This past Easter Sunday, some church members walked into Jesus’ tomb, peered at the rock that sealed the entrance, and toured a replica of the cross where Jesus was crucified.They did this by using an internet connection and a VR (Virtual Reality) headset. They are members of VR Church, a virtual reality church.
The VR Church claims to be one of the first fully computer-generated religious institutions. Having roughly 150 members at present, the church uses the social media platform Altspace VR and is the product of D.J. Sota. The VR Church not only conducts worship services but also has special events, including comedy nights and cyber open-mic nights.
Another virtual reality church is Churchhome Global run by Judah and Chelsea Smith. Members on their site can pray for fellow members by pressing their thumbs against prayer emojis. Small groups are also associated with the Churchhome Global site.
All of this is intended to attract unchurched people, which is a fast-growing percentage of the American population. We would suggest that using a virtual church enables people to stay uninvolved. Lauren Hunter, who is the founder of ChurchTechToday, said: “In parts of the country, people are expected to attend Wednesday, Sunday morning and Sunday evening services. That’s a lot of commitment.” That is exactly right. Personal contact with other believers, having communion, getting involved in the struggles of brothers and sisters is all a part of the Church that Jesus established. Many people don’t want that kind of commitment.
“I will praise you, God, for I am fearfully and wonderfully made: your works are wonderful, and I know that deep in my soul.” Psalms 139:14.
We can see one of the best examples of the wisdom of God’s design in the incredible complexity of the human body. Just being able to stand up and walk while keeping one’s balance is far more sophisticated than most of us realize. Walking uses, among many other things, our visual system and our vestibular system. The vestibular system involves fluid-filled canals and specialized membranes in our inner ear. We get “seasick” when that system senses motion, but everything our visual system sees is motionless. The brain is getting conflicting information on different sensory channels, and the result is motion sickness. The word “nausea” is derived from the Greek word “naus” meaning ship. You have probably had the experience of being on a ship or maybe a simulation of a ship and having nausea overtake you.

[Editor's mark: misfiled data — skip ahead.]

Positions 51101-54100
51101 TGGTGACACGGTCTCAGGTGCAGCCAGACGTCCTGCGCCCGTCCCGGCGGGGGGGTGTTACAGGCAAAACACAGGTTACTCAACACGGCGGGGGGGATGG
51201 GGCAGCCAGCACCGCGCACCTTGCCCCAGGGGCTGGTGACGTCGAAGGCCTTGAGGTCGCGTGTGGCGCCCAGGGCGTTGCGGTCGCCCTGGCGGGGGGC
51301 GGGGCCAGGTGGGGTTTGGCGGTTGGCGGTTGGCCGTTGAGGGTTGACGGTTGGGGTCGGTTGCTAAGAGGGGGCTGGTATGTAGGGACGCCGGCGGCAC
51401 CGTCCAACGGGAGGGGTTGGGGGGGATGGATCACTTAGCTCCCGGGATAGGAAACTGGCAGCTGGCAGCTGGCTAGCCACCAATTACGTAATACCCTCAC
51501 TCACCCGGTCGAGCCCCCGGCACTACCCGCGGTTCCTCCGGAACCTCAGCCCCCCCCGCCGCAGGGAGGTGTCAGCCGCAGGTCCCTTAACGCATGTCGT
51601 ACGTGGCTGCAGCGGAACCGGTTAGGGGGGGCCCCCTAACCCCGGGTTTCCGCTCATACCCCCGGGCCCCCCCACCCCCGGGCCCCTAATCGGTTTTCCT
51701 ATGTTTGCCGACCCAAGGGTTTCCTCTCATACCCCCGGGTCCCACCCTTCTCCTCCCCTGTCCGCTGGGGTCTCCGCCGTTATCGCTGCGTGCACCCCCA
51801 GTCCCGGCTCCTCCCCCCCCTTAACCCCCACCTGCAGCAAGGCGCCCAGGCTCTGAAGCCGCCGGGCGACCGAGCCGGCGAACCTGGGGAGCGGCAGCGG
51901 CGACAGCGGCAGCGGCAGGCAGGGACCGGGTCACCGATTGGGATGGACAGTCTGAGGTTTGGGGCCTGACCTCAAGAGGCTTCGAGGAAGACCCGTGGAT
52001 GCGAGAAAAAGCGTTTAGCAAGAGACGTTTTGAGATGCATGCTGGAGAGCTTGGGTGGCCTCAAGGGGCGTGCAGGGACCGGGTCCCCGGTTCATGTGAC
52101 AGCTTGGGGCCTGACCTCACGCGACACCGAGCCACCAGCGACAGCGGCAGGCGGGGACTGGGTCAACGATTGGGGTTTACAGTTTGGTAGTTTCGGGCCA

In virtual reality (VR), there is also a mismatch. Your eyes see that you are moving in a virtual world, but your vestibular system senses that you are not moving. A recent study at the University of Minnesota found that 78% of the women playing the horror game “Affected” in virtual reality reported feeling sick. In that same trial, 33% of the men felt sick, indicating that there is a gender effect in the virtual reality experience.
Virtual reality has become a big business. In 2014 Facebook bought the virtual reality company Oculus for about two billion dollars, and the industry is estimated to be a $100 billion business. Premium headsets run around $400 for Sony PlayStation or $800 for an Oculus Rift or HTC Vive. Audi, General Motors, and Vroom are building virtual reality showrooms, and architects are using virtual reality to walk clients through buildings that don’t yet exist.